The Office of Juvenile Justice and Delinquency Prevention (OJJDP) is a leader in efforts to reduce the overrepresentation of minority youth in the Nation's juvenile justice system. Funding through OJJDP's Formula Grants program (Title II) helps states address juvenile delinquency and supports improvements to the juvenile justice system. The funds also help states address the core requirements of the Juvenile Justice and Delinquency Prevention Act: deinstitutionalization of status offenders, separation of juveniles from adult inmates, removal of juveniles from adult jails and lockups, and efforts designed to reduce disproportionate minority contact (DMC) with the juvenile justice system.
The Burns Institute eliminates racial and ethnic disparity by building a community-centered response to youthful misbehavior that is equitable and restorative. We are a grassroots to grasstops organization. We believe innovation comes from the bottom and influences those at the top. That’s why we work with decision makers at the local level to affect change that transforms juvenile justice systems near and far.
Race Forward conducts original and broadly accessible research on pressing racial justice issues. Our research is focused on the ways institutional and structural racism leads to inequitable social and economic outcomes in our society and highlighting ways to nurture and strengthen social change. We believe that this requires an explicit, though not exclusive, examination of race and ethnicity and a “race and ...” approach that examines how race compounds and intersects with other societal issues.
This list of resources supports child welfare staff and leaders as they confront implicit bias, implement system changes, and work to achieve racial equity within their organizations and across systems. The nine categories contain tools, guides, assessments, and curricula which are used to increase understanding, facilitate dialogue, deliver training, analyze current policies, and implement sustainable strategies.
For decades, child welfare authorities have been removing Native American children from their homes to “save them from being Indian.” In Maine, the first official Truth and Reconciliation Commission in the United States begins a historic investigation. Dawnland goes behind-the-scenes as this historic body grapples with difficult truths, redefines reconciliation, and charts a new course for state and tribal relations.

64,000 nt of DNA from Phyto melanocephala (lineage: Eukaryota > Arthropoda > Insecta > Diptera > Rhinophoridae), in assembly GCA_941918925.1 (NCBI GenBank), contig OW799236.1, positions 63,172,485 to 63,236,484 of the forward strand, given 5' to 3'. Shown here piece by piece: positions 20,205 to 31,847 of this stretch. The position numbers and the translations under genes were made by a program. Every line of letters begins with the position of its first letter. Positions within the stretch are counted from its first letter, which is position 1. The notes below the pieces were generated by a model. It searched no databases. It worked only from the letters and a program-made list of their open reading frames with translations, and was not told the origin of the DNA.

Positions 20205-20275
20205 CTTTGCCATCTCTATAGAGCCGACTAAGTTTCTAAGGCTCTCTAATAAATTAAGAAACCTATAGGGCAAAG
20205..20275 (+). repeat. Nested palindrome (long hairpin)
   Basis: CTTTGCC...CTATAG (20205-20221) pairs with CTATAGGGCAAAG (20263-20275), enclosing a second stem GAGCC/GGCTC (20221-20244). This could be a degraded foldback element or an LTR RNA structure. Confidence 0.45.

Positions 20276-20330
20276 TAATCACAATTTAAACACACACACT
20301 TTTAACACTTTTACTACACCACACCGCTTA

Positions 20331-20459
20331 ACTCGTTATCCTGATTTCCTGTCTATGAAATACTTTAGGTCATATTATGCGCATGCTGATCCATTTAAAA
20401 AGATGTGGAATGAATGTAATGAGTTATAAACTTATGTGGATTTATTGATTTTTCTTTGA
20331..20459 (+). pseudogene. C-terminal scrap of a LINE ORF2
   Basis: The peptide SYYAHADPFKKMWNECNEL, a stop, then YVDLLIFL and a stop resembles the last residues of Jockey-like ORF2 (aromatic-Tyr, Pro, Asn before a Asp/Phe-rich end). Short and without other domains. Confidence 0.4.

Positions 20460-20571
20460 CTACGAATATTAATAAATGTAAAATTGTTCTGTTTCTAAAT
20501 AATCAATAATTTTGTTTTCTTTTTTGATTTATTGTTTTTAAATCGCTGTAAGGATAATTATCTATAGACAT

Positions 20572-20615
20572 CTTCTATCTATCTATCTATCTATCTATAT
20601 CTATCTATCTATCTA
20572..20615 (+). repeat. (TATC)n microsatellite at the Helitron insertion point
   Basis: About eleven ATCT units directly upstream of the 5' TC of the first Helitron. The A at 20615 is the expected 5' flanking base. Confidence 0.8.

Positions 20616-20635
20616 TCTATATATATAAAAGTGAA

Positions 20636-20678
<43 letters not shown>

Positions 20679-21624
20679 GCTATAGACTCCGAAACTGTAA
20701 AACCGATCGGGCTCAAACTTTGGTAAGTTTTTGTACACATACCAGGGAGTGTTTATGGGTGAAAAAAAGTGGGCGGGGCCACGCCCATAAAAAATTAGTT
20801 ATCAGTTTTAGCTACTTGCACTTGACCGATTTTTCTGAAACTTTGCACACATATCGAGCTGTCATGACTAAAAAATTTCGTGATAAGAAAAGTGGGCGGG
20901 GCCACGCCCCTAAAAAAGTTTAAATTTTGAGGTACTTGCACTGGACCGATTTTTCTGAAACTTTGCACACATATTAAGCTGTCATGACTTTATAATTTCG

Battles over blood quantum and "best interests" reveal the untold history of America's Indian Adoption Era.
One foundational pillar of the NCWWI Leadership Model is the ability to apply a Racial Equity Lens. Effective leaders intentionally examine and improve policies, practices, programs, and organizational cultural messages that reinforce differential outcomes for children, youth, and families based on race. This discussion guide provides key messages, reflection questions, and resources for engaging partners in courageous conversations and planning to challenge the institutional and structural racism that results in worse outcomes for families and children of color or tribally affiliated children.
Positive youth development (PYD) is a strengths-based approach used by programs to support the development of young people’s skills, nurture their interests and values, seek and incorporate their input, and connect them to positive adults and useful resources. The primary purpose of this brief is to explain how programs that use a PYD approach (PYD programs) can embed a racial equity perspective so that they can more effectively engage with, support and meet the needs of youth and young adults of color whom they serve.